Legacy Fundraising should be the most important part of any Federation's Fundraising work.
Ruth Sotnick WIZOuk
Legacy Fundraising should be the most important part of any Federation's Fundraising work.
Just one legacy can bring in more funds than all other Campaigns.
I know that many of you have geared up to obtain legacy income and have had success.
But some Federations may not yet pay enough attention to this source of income.
I believe that Federations who do not get any, or only receive a small amount of legacy income could increase this with a little understanding of the process needed
People are now used to talking openly about Wills and Bequests – something which was unheard of when we planned our first Campaign some 12 years ago. It used to be in the same unmentionable category as talking about death; mental illness; single parents or cancer – thank goodness the world has changed and out thought processes have changed as well.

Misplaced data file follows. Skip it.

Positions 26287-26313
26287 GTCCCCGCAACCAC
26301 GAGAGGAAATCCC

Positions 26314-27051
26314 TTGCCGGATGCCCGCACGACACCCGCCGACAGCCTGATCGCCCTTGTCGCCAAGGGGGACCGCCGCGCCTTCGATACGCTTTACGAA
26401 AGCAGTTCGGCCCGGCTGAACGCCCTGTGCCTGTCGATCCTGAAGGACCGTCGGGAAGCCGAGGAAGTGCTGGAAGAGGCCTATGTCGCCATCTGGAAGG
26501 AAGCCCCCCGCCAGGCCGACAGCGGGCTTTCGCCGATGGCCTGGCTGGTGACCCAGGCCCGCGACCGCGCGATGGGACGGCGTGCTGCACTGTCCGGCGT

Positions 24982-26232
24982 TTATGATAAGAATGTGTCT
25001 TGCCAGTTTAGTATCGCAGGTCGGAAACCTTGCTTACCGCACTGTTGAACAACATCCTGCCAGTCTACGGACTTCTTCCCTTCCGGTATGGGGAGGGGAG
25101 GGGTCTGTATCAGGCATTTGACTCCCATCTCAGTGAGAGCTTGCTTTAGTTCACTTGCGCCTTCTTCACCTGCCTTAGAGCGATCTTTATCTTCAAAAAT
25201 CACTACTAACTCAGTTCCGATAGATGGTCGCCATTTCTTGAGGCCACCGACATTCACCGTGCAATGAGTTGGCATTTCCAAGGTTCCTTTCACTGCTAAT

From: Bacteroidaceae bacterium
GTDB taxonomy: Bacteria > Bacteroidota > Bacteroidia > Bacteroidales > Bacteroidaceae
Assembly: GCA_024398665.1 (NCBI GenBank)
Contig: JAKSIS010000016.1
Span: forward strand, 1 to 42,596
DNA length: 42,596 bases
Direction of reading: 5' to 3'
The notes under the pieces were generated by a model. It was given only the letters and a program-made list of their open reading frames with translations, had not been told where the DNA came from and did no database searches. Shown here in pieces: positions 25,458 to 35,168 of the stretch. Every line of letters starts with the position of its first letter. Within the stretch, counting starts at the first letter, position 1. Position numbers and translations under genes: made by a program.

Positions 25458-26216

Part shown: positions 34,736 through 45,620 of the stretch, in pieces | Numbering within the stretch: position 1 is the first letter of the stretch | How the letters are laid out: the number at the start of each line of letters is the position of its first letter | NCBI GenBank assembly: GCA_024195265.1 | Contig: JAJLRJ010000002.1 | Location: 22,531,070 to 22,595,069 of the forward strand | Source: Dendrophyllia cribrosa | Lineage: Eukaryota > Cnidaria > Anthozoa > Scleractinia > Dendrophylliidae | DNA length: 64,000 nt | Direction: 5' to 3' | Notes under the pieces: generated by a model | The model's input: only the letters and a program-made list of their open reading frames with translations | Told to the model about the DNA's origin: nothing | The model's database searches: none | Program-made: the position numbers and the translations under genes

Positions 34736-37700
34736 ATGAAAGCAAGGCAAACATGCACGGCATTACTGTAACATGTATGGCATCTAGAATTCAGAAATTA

Sad though it may be death is the one unalterable fact of life and nowadays Wills and Bequests are an important fact in the finances of every charity.
I realize that each country's approach to legacies is different and must be adapted to suit their own culture.
A Legacy Campaign has to be carefully planned, researched and developed.
In the next few minutes I hope to show you just some of the things you have to consider when developing a Legacy Campaign and some of the things we have learnt on the way.
Please bear in mind that in the UK legacies to charity are free of tax, your estate is only subject to tax after legacies to charities have been deducted. The tax situation varies in every country and I suggest that potential donors are always advised to consult their own solicitor.
When should people think about making or reviewing a Will